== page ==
Subscriber OnlyGaelic Games

Stampede of kids towards Clifford warms heart of beleaguered United fan

Sporting clips on the internet don’t always tell the full story but hard to not to get swept up by them

Having written this column now for a number of years, I feel it’s time to make an admission, so that if in future months or years you sense a certain exquisite torment, a kind of all-consuming dread seeping out from between the lines, you’ll be able to understand and hopefully empathise.

I am a Manchester United fan. My doctor says it’s actually a pretty mild case, and that with the right precautions I should be free to go on to lead a relatively healthy life. She’s told me it shouldn’t necessarily stop me from living my life, and I don’t intend to let it.

But of course there will be flare-ups, times when you can’t help but put yourself in harm’s way. Like when your club – the very thing in your life that clouds your brain, clogs your vital arteries and withers your spirit – is linked to a fresh young talent out of Ecuador, who ripped it up in last year’s Copa Libertadores.

You open your laptop. You fight the urge for 10 long seconds, then click on YouTube and search for the young fellow in question.


There follows three mins of edited highlights, and even above the deafening techno that is inevitably overlaid over such compilations, it becomes clear that you have the next Lionel Messi on your hands. Our crack scouting and recruitment department has struck gold again!

It doesn’t matter that these moments of magic are presented completely free of context or status. The pictures don’t lie. This kid is literally unstoppable. Is that Boca Juniors he’s tearing to shreds?

Or is that footage from Ecuador’s notoriously competitive u-17s league? At this stage, it doesn’t matter. If he can do it on a wet Tuesday night in Guayaquil, my mind is already made up.

Last weekend, as GAA club highlight after GAA club highlight assailed my Twitter feed, I felt a similar rush to acclaim certain truths to be self-evident, on the back of 30-second video clips.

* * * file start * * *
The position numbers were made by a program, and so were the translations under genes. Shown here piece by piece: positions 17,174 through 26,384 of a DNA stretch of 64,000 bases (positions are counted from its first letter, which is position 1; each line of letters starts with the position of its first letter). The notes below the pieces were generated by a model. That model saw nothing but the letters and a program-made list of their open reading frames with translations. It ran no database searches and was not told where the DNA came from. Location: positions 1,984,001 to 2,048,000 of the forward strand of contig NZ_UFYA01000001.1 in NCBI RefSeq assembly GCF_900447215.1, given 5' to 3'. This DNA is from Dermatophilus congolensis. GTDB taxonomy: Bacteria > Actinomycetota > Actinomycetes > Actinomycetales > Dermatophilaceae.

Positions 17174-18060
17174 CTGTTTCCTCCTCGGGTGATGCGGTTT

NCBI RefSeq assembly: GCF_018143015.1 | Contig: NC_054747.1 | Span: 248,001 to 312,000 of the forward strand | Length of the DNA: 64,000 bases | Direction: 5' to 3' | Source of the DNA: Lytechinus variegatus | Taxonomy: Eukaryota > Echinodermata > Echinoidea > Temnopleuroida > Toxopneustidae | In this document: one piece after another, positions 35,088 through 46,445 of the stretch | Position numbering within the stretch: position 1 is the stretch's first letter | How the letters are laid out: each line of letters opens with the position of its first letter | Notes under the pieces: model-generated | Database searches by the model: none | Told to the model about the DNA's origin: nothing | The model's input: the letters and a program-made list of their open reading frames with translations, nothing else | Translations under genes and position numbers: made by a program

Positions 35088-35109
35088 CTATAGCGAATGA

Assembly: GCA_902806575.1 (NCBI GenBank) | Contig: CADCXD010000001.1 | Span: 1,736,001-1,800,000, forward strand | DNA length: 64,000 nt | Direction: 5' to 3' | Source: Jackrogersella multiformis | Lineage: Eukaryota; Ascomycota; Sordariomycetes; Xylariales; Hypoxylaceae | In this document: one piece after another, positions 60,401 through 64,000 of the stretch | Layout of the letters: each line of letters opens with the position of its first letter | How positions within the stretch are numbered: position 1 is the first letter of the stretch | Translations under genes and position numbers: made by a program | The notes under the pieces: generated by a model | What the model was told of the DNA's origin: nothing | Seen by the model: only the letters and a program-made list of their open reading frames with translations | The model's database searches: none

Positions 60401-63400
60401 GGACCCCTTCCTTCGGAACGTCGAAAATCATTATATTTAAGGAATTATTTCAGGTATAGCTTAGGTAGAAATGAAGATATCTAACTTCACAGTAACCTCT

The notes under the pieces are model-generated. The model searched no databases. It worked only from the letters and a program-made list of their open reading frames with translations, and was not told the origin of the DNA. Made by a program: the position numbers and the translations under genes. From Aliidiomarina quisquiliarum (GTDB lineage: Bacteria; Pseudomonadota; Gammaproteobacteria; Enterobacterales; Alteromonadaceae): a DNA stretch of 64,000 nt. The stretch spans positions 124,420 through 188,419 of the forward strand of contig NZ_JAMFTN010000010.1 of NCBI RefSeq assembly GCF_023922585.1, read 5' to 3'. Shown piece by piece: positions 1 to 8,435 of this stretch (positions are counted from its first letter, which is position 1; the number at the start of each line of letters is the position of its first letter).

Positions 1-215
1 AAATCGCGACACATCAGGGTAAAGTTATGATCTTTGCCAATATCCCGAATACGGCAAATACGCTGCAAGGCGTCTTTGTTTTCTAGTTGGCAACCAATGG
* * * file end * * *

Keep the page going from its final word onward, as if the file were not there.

For instance, I’m more than happy to declare Andrew Cotter of Douglas to be the greatest free-taker in the history of Gaelic games, and perhaps the greatest dead-ball striker in any sport, of any era.

For those of you who haven’t seen the footage, last Sunday afternoon Cotter stood over a free a full 55 metres from the end-line, no more than 10 yards in from the sideline, having been told that it was the last kick of the game.

Only a point would do to keep Douglas in with even a fighting chance of qualification out of their group in the Cork senior football championship, and so a point was exactly what he delivered.

The ball travelled an age in the air, and still only barely cleared the crossbar. If it had been even one yard further out, it would have dropped short, which made it all the more aesthetically pleasing.

If I’d been simply told about Cotter’s heroics, I would’ve quietly taken at least 15 yards off the reported length of the kick, taking into account the inevitable exaggeration and outright lying that usually goes on in this scenario, and I’d still have been impressed.

But the explosion in streaming coverage over the last two years in particular, started in large part because of Covid but now happily continued in so many counties, allows us all to see and luxuriate in these moments almost as soon as they’ve happened.

I was at a club game in Athenry on Saturday evening myself, saw a brilliant goal scored by former All-Ireland minor winner Mike Martin of Milltown, and was able to watch it back at my leisure on Twitter within a couple of hours.

Judging by the evidence of 2½ minutes of highlights elsewhere, Dan Shanahan was still creating chaos at the edge of the square for Lismore in the Waterford senior hurling championship, at the age of 45 and in his 30th season of senior hurling with his club.

And still the video clip that got the most traction last weekend was of the final whistle of Fossa’s match against Castlegregory in the Kerry junior premier football championship, shot by Twitter user Aoife Dowd.

The whistle was barely out of the referee’s mouth before seemingly every child in a 10-mile radius of the place materialised and made a beeline for David Clifford at the far end of the field.

Meanwhile fellow current All-star, and probable 2022 All-Star Paudie Clifford was quietly shaking the referee’s hand in the foreground, while having to deal with the only two kids too lazy (or too cool?) to run the entire length of the pitch to surround David.

Throw in the majesty of the backdrop provided by the Dingle peninsula in summertime and it’s a beautiful, funny 15-second snapshot of the pure incongruity of someone of Clifford’s genuinely world-class athletic stature operating at such a level.

Sometimes – almost always, in fact – clips on the internet don’t tell the full story, but the unrestrained enthusiasm of those kids in Castlegregory is a welcome antidote for those of us who this time last week were frantically googling Marko Arnautovic’s age, knowing full well that our actions represented the very nadir of sporting fandom. Man United fans will take crumbs of comfort wherever we can currently find them.